I had no idea who Paolo Sorrentino was before watching this film. Rest assured, I sure as hell know now. While not his debut feature, The Consequences of Love is the one that brought Sorrentino breakout status, and watching the film, it is easy to see why; this is one of the most stylish films I think I’ve ever seen from the turn of the millennium. A truly modern day cinematic masterpiece, in just about every way the term modern can be taken, The Consequences of Love is dramatic, unconventional, and breathtaking to the senses, both visual and audio. It’s not an easy watch, but it is a rewarding one.
I will say, in a point against the film and against those who would try to convince others to see it, the film starts out incredibly blasé in terms of plot and story development. It starts with a meager introduction of our main character, Titta Di Girolamo, and then simply follows him as he essentially does nothing, sitting in a coffee shop doing the newspaper crosswords, playing cards with an elderly couple (who have their own story alongside his), and generally people watching. He is a loner, and not mildly antisocial, initially dismissing the attempts at interaction initiated by those around him, including one of the waitresses at the coffee shop he frequents. It is only as the film goes on that the circumstances of his current way of living become apparent; why he lives the way he does, his past, and how it is inevitably catching up to him. I haven’t said anything about the actual circumstances of Titta’s life, mostly as an incentive to get you to watch the film, because, as I found out, it is definitely worth watching, if not for the story or its development, then for the visuals of the film itself. It opens with one of the most arresting opening shots I think I’ve ever seen, and from there, turns into a bevy of camera shots and movements that other films are either too ignorant or too fearful to even try and cram into their running time. My god, does this film have tracking shots; soooooo many tracking shots. The camera was so incredibly ambulatory that it was almost disorienting; damn near every other shot has the camera moving in some way, and it was all the more impressive that every one of them worked and was fully professional. Sorrentino and his cinematographer Luca Bigazzi can only be described as wizards of the camera, and I may even actively look for other films by them (like this year’s Oscar winner for Best Foreign Language Film, The Great Beauty) to treat myself anew. Aside from the visuals, just about everything technical in this film works to perfection, from the acting by Toni Servillo to the electronic musical score, a genre to which I’ve always taken to very much, and thus the film was quite a sensory treat for me especially.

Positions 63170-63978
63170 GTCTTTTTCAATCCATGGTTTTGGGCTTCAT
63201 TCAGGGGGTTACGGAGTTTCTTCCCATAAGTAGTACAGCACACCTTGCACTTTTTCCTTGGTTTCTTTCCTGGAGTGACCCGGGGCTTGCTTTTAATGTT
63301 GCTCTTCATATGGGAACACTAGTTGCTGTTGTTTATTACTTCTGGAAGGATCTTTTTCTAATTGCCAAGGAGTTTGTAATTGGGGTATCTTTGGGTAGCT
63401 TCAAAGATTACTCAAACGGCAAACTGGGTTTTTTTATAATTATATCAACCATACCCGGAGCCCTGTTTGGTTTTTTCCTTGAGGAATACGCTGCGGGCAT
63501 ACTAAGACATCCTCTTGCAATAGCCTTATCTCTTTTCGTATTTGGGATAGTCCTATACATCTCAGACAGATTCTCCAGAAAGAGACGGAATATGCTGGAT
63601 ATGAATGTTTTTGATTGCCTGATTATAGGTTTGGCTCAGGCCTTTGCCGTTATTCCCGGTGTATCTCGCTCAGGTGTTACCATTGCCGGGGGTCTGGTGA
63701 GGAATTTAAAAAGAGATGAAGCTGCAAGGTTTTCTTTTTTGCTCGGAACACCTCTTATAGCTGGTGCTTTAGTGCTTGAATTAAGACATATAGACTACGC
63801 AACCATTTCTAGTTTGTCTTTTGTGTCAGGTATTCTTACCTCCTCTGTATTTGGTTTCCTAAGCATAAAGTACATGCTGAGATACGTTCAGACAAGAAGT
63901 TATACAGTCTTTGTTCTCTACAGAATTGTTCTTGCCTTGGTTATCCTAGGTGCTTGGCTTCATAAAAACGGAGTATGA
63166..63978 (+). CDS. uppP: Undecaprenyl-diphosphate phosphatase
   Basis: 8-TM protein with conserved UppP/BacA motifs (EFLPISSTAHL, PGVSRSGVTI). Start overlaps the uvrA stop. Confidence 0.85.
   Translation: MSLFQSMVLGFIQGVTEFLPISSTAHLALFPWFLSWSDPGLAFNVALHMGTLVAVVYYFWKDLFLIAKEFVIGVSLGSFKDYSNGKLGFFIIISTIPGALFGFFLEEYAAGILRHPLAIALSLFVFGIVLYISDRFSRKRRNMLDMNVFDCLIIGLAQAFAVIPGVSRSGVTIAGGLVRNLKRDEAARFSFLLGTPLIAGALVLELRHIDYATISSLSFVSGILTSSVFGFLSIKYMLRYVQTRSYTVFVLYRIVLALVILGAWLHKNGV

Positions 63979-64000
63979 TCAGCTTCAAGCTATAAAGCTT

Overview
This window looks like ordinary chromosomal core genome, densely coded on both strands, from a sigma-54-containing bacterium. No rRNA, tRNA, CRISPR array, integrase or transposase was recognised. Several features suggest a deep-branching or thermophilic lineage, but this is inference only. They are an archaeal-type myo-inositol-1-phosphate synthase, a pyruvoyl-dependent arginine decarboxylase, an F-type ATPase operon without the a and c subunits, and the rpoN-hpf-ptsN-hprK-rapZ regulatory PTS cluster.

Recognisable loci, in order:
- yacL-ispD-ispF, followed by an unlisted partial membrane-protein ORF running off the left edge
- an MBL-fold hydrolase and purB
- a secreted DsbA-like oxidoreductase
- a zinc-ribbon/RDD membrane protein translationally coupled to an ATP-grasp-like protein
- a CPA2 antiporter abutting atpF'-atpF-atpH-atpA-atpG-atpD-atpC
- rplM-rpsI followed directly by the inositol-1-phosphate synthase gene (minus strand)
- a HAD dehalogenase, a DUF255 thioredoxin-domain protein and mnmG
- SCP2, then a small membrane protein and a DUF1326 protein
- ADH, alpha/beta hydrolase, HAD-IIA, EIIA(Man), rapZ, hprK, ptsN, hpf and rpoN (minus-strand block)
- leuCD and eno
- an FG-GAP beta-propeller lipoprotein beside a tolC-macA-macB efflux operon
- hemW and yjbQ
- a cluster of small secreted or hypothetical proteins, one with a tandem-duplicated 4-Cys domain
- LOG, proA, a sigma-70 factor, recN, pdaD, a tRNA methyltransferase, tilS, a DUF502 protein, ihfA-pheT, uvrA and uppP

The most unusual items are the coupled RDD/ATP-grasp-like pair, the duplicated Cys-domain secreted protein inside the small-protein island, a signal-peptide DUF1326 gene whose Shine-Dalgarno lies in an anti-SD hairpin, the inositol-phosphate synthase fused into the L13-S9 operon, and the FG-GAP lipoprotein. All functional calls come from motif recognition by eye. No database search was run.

I didn’t know what to expect out of this one, so to get all that I ended up getting was a tremendous reward, as well as an exceptional feeling. If I were to divide my list of the best cinematography to come from the Book into classic and modern film categories, I have little doubt that The Consequences of Love would top the modern category; it’s that good. That said, the story was pretty much told backwards, keeping the past and backstory of the main character until the end of the film, and while it was unconventional, it made the first half of the film somewhat questionable as to whether or not the film as a whole would be worth it. For me, it ended up being worth it, but I am fully aware others will not share my perceptions, and that is largely why the film is getting the rating it is, as opposed to something higher. I have a funny feeling the editors of the list were a little premature in adding a Paolo Sorrentino film, what with The Great Beauty winning at the Oscars this year; a film that reunites the director with his cinematographer and lead actor. Frankly, I’m a little surprised they took this long to add this film on there, but it turned out to be very much worth the wait.
Arbitrary Rating: 8/10